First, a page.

Akira follows the journey of Shotaro Kaneda, leader of the Capsules, a biker gang that is in the midst of an on-going war with their rivals, the clowns. In the opening scene, a brawl breaks out, and Kaneda’s best friend, Tetsuo, gets seriously injured when he crashes into Takashi. A psychic esper, Takashi escaped with the help of a resistance organization attempting to expose illegal experiments conducted by the government. Following the collision, Tetsuo wakes in a hospital, where the same shady government organization has been running experiments on him. Although they discover his budding psycho-kinetic abilities, Tetsuo manages to escape and return to the Capsules. While free, Tetsuo’s newfound abilities profoundly change him, as he grows increasingly arrogant and violent, prone to psychic migraines and eventually returns to the hospital. As the plot progresses, we follow Kaneda as he attempts to save his friend, navigate the resistance movement, deal with a military coup and uncover the massive deception at the heart of the nuclear explosion that led to the formation of Neo-Tokyo.
While the film lacks the considered pacing and dramatic build of the original source material, it more than makes up for it with mind-shattering visuals, immersive world-building and intricate camerawork. Simply watching the characters interact is immensely satisfying. More than an excellent film,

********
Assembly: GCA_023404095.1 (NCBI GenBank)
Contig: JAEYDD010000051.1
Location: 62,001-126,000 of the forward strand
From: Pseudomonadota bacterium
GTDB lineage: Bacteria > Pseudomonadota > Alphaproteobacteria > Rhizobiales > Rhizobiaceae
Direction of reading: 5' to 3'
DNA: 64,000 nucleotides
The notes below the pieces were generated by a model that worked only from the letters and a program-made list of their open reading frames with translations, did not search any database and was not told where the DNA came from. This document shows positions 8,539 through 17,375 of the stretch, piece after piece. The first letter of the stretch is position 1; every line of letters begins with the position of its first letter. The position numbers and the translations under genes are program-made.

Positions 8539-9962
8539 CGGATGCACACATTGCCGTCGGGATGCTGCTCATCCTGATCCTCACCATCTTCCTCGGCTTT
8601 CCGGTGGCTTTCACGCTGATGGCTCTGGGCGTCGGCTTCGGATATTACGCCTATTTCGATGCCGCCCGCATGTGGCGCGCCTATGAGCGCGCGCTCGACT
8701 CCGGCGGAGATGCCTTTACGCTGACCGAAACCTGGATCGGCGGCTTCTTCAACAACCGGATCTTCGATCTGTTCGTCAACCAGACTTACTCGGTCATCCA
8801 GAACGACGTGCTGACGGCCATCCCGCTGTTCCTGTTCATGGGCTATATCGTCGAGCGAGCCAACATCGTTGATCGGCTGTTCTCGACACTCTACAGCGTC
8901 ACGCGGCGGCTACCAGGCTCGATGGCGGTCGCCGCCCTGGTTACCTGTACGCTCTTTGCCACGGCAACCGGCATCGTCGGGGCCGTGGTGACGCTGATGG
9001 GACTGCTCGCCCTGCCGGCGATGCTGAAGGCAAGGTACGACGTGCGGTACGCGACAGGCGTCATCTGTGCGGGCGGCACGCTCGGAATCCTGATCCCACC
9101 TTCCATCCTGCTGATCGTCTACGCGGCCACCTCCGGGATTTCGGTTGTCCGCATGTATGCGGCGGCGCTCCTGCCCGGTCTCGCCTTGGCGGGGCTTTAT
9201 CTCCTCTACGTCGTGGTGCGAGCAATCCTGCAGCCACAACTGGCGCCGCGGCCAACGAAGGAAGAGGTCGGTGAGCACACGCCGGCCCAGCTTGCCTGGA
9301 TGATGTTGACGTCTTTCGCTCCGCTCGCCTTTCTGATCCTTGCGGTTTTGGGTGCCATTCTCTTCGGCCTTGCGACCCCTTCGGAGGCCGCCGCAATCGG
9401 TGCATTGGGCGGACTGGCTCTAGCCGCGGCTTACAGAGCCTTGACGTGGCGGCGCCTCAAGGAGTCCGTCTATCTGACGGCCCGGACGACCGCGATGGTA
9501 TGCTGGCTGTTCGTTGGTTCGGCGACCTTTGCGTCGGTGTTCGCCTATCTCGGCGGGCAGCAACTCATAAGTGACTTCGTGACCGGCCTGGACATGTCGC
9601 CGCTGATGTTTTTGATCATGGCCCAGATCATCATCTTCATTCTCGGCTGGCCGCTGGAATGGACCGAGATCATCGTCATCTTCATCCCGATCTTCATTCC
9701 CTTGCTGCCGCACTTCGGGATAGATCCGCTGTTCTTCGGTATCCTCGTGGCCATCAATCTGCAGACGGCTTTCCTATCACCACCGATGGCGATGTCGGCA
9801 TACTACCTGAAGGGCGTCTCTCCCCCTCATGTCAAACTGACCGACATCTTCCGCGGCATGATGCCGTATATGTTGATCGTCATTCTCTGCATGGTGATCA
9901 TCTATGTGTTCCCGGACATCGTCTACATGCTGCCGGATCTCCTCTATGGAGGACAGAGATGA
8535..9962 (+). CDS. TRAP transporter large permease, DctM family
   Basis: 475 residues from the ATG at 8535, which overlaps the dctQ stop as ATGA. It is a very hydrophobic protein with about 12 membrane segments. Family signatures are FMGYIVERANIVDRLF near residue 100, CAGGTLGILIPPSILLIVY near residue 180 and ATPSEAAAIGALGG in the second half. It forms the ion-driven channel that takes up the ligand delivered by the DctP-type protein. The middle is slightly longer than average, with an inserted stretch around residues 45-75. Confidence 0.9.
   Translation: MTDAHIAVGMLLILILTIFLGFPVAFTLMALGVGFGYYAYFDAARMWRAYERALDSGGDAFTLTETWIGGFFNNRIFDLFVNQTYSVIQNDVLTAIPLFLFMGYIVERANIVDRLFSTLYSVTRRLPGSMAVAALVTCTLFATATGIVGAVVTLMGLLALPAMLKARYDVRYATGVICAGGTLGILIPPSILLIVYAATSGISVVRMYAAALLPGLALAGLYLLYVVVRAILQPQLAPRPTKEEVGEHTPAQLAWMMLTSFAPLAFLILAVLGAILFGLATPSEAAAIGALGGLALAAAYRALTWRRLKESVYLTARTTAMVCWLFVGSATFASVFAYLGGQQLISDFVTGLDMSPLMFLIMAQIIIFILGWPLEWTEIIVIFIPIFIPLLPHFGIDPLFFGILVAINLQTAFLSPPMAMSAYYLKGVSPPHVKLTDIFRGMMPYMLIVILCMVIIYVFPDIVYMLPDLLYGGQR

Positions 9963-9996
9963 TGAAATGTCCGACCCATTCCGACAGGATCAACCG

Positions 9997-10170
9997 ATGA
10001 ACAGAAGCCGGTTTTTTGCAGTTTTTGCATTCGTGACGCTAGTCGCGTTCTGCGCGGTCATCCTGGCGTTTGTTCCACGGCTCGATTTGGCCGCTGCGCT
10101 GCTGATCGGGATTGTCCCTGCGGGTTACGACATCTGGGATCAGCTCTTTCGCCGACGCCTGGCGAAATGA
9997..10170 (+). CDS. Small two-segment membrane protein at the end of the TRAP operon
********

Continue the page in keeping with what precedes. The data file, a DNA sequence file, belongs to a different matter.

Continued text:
Akira is a case-study in authoritarian dictatorships, government/populace relations and, with this list in mind, Japanese biker gang hierarchy.
Kaneda’s gang, The Capsules, is a textbook example of
. Prominent throughout Japan, bōsōzoku is sub-culture of motorcycle customizers and enthusiasts, not necessarily (but often linked to) biker gangs. Famously chopping off their mufflers to create incredibly loud noises, these crews roam en masse, shutting down streets, racing and causing general mayhem. One of many rebellious Japanese youth subcultures, most bōsōzoku members are in their late teens and early twenties; it’s a sharp distinction from American biker gangs which stereotypically consist of men well beyond high school age. Always lead by a “captain” or “leader”—like Kaneda in the case of bōsōzoku Akira— the head biker can never be overtaken and sets the pace, course and tone for the gang proper. These gangs are known for driving recklessly at high speed—not racing, but rather for thrill. To claim their set, members will often wear similar moto-jackets and pants, with appearances ranging from 1950s American Harley-Davidson style, to Dainese racing suits and even punk-style gear. Often, a patch or logo on the back of the jacket— the pill in the case of Kaneda’s Capsule biker gang, for instance— acts both as a sign of membership and alerts rival gangs of your sworn allegiance.